From hail to flooding, comprehensive car insurance coverage protects against natural disaster damage.
Comprehensive coverage protects your car from damage caused by natural disasters, as long as you carry the coverage well before the damage occurs. This coverage is designed to cover your vehicle against "acts of God" — events occurring outside the control of the driver. Let’s explore the primary threats covered by comprehensive car insurance coverage, and some key ideas to keep in mind.
Flood damage presents serious concerns for car owners — but you can stay covered by continuously carrying comprehensive coverage. With flood damage and car insurance, timing is everything. Insurance companies may enact binding restrictions on any new or existing policy once a flood threat has been indicated. Ensure you have comprehensive coverage prior to a forecasted flood. If a natural disaster is scheduled to hit your area and a binding restriction is in place, you will not be able to add comprehensive coverage to your policy.
See our guide to car insurance and floods.
Motorists only receive coverage against damage caused by forest fires and wildfires if they maintain comprehensive coverage. As with floods, timing is important: most insurance companies will enact binding restrictions if there is a wildfire in the area.
Learn more about wildfires and car insurance.
You do not need an additional coverage option to protect your car against hurricane damage — it remains covered by comprehensive coverage. Just like flood and fire coverage, ensure you carry this prior to a storm warning being issued or a binding restriction being placed on policy additions.
Find out more about car insurance coverage for hurricanes.
Although you will need a separate policy to protect your dwelling in the event of an earthquake, a vehicle will be covered via a comprehensive auto insurance policy. Be sure you have this coverage before your vehicle is damaged or risk having your coverage denied.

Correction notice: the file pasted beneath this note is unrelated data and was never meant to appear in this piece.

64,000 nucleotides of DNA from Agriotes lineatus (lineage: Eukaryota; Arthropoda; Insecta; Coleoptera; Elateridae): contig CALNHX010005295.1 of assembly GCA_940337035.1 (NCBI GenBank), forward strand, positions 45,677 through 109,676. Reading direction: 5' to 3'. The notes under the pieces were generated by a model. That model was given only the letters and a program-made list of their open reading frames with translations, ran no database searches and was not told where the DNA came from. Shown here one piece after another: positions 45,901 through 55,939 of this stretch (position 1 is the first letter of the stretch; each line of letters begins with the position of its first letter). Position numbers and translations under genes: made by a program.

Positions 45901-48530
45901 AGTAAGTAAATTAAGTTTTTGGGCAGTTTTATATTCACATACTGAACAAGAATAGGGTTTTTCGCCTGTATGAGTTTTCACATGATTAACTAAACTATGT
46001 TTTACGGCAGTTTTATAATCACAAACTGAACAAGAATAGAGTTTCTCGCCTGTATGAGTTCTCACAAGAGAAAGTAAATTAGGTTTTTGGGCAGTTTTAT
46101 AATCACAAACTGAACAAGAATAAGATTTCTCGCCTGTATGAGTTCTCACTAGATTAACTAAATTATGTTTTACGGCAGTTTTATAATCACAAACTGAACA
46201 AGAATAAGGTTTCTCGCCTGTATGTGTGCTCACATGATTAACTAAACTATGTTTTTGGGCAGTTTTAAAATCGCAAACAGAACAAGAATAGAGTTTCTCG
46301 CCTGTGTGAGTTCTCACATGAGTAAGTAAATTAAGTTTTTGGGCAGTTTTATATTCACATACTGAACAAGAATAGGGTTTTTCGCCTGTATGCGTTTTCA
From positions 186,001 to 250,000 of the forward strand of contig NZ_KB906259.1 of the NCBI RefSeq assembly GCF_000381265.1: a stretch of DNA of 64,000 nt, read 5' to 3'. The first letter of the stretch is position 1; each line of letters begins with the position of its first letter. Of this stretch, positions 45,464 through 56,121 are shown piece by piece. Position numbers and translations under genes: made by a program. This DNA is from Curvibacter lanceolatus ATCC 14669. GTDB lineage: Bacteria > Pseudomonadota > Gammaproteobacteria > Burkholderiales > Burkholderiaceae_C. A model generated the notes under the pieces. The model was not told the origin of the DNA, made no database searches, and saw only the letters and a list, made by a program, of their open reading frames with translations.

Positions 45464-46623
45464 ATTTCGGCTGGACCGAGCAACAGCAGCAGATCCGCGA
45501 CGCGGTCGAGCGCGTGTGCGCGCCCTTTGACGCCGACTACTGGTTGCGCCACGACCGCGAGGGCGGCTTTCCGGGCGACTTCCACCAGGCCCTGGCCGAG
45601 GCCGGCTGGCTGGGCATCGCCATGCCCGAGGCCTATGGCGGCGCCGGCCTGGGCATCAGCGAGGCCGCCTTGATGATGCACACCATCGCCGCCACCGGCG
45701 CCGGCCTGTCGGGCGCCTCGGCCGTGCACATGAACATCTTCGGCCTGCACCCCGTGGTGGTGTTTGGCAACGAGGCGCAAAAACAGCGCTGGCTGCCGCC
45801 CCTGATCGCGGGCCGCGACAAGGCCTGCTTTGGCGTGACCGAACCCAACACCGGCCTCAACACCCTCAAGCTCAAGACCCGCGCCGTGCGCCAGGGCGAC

Learn more about earthquakes and car insurance coverage.
Regardless of the amount of damage your vehicle sustains, comprehensive coverage will repay your losses after a hail storm. Depending on the nature of your car ownership, whether or not you need to file a claim for the damage may already be decided for you.
If you’re unsure if you should file a claim, consult our guide to car insurance after a hail storm.
"Acts of God" refer to damages caused by circumstances of the control of the driver. In addition to natural disasters, this includes:
Comprehensive coverage acts as a catch-all for anything left uncovered by collision or liability insurance.
It depends. Because comprehensive insurance covers damage to your vehicle, expensive vehicles cost more to insure. Our analysis used a generic user profile, driving a 2013 Honda Accord to gauge how much insurance providers across the US charge to add comprehensive coverage.
|Insurer||Average Annual Premium|
For qualifying drivers, USAA is the cheapest insurance company for this coverage. GEICO is another affordable option.
Comprehensive coverage isn't cheap, so audit your situation and make an informed decision about its necessity. Do you want to pay the premium necessary to receive compensation if your vehicle is damaged or totaled by a weather event? This can be tricky to answer. Follow our steps below to see if you need this coverage.
If your vehicle is worth less than $4,000, your insurance agent might advise you to drop this coverage. In this case, comprehensive coverage would yield a very small payout in the case of a total loss.